– At this point, put the counterweight or weighted gauge on the vent pipe or close the petcock. It will take several minutes for the canner to pressurize. When the dial gauge indicates that the desired pressure has been reached, start your timer based on the recommendations of the recipe. If using a weighted gauge, the gauge should jiggle or rock, to show it’s maintaining a steady temperature. Read your manufacturer instructions regarding how your weighted gauge should behave and how to read it.

– Adjust the heat as needed to maintain a steady pressure at or just above the desired gauge pressure. Any increases or reductions in heat should be done gradually. A loss of pressure at any time can lead to under-processed and therefore unsafe food. To remedy this, if the pressure goes below the recommended pressure level at any time during processing, bring the canner back up to the desired level and start the timing process over again from the beginning. Another reason to make heat adjustments slowly is that large and quick variations in pressure can cause liquid losses from the jars.

– Once the time for processing has been reached, turn the heat off and carefully remove the canner from the burner if possible. Place on a safe and heat-resistant surface and allow to cool naturally. If you are not comfortable moving the canner due to weight or heat, leave on the burner as I do. It is not worth the risk of tilting the jars inside or hurting yourself.

– As the canner cools, it will de-pressurize. Recipes take into account the amount of time it takes to cool naturally so trying to rush it is rushing the canning process and therefore may result in unsafe food. Examples of rushing cooling would be running under cool water in the sink or opening the vent pipe before the canner has completely de-pressurized. Not only may this result in unsafe food but it can damage your jar lids resulting in loss of liquid, seal failures, and even warpage of your canner lid – especially older models.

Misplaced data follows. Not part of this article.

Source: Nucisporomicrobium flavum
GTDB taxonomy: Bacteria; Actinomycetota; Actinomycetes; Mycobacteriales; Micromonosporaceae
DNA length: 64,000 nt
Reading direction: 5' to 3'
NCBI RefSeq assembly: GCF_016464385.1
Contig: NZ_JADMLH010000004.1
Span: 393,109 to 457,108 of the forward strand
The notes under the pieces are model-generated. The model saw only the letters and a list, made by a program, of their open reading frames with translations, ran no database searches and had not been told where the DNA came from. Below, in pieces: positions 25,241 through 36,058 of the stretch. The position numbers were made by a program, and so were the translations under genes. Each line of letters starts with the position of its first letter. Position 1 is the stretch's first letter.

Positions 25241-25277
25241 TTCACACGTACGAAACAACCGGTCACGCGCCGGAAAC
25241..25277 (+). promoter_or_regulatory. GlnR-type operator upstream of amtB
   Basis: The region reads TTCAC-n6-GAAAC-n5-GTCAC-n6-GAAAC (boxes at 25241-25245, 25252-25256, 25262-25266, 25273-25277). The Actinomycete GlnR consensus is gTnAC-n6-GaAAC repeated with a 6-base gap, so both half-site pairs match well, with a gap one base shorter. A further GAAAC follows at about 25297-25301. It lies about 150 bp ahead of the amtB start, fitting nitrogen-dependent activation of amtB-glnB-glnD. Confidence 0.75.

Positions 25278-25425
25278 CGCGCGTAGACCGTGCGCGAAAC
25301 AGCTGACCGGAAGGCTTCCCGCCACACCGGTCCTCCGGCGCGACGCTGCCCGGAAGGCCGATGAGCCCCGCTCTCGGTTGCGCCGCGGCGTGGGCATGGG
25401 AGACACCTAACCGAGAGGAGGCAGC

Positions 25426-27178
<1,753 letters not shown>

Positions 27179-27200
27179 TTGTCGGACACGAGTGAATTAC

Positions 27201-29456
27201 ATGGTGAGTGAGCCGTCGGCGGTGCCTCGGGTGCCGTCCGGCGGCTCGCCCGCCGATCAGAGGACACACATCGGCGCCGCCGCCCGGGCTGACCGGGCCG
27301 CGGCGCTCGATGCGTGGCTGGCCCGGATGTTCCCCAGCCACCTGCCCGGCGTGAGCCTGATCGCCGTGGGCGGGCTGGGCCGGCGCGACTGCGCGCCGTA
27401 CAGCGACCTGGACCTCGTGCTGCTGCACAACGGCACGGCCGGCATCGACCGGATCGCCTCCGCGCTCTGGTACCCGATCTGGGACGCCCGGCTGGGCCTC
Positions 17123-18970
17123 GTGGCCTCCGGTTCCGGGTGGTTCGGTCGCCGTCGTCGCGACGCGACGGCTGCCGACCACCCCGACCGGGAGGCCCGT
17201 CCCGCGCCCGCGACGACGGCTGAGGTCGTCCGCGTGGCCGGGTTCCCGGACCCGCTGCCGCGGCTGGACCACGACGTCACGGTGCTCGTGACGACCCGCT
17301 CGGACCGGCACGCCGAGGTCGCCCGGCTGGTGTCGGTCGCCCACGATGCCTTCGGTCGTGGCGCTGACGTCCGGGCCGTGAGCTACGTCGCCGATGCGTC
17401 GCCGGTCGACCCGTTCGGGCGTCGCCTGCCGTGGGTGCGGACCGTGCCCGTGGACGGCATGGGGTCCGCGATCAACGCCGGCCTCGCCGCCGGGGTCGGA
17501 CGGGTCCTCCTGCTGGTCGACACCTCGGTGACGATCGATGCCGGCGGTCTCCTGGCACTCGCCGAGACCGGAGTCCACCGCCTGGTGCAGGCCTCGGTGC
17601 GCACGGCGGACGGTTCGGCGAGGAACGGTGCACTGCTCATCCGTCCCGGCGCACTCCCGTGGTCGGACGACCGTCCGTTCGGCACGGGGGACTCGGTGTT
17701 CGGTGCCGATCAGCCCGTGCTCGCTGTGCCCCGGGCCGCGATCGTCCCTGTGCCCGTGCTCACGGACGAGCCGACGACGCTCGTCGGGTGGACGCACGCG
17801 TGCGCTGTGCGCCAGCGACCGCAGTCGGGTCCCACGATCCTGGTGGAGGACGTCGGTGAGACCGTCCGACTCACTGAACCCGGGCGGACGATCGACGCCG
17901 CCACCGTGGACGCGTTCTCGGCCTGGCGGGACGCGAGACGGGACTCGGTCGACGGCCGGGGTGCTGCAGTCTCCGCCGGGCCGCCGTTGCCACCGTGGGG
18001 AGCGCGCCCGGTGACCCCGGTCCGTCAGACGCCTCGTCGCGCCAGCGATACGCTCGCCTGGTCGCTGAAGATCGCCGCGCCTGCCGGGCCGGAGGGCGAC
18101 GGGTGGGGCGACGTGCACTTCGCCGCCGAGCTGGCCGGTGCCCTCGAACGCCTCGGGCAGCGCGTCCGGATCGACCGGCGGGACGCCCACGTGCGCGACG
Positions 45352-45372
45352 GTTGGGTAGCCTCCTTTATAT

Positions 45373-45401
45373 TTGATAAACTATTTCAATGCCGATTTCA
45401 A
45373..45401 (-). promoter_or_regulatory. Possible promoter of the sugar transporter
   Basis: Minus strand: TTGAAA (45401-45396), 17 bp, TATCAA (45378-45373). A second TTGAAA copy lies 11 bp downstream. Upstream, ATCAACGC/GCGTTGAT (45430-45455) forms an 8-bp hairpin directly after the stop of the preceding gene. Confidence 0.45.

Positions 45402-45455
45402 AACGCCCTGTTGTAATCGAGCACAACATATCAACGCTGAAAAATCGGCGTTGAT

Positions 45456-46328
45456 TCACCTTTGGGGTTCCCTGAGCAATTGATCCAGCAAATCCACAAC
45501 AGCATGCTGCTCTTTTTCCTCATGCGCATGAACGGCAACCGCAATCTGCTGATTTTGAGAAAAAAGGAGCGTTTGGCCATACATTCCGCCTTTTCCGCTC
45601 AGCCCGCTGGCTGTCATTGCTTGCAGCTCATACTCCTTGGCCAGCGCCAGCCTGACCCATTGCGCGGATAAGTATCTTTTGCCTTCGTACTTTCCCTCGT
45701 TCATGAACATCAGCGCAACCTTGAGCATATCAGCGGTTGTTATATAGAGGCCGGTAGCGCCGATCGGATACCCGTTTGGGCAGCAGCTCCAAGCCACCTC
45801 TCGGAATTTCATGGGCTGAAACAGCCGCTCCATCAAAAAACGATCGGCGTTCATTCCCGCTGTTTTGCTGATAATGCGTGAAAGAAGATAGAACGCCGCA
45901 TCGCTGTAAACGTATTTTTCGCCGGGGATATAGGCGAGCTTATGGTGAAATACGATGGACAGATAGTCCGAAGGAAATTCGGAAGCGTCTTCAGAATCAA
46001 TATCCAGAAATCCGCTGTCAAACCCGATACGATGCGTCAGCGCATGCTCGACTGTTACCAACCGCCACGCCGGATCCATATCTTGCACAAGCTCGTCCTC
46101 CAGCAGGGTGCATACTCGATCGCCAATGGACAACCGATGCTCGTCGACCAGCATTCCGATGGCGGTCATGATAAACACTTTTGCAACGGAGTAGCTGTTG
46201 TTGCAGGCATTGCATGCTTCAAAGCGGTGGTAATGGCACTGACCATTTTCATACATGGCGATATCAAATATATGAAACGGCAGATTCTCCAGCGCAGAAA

– When the dial has reached zero or nudging the weighted gauge doesn’t seem to produce steam, tilt the weight slightly with a utensil to protect your skin from any steam. (Steam burns are the worst, ouch!) to make sure no steam escapes. Check your manufacturer instructions as to how to open the lid after cooling. Be sure the lid is facing away from you so any residual steam will not escape towards you and burn your face.

– Take the jar lifter and gently remove each jar. Take care to keep the jars upright and not tilted. Place them onto a towel, or a sturdy cake cooling rack. Leave space between each jar for air to circulate and cool the jars, at least one inch of space if not more. Don’t place jars on a cold surface and don’t place in a cold draft such as under the AC vent or by an open window if the weather is cool.

– Leave the jars to cool. This could take from half a day to a full 24 hours. Do not fiddle with the ring bands, try to tighten them, nor push down on the center of the lids until the jars are completely cooled. Once cooled, then remove the ring bands from the sealed canning jars. If any jars did not seal properly, place these in the refrigerator immediately and use them first. Wash the outside of the remaining jars to remove any food particles, and store in a dry and cool area and out of direct light.

– Wash ring bands and canner, removing any food particles and mineral deposits.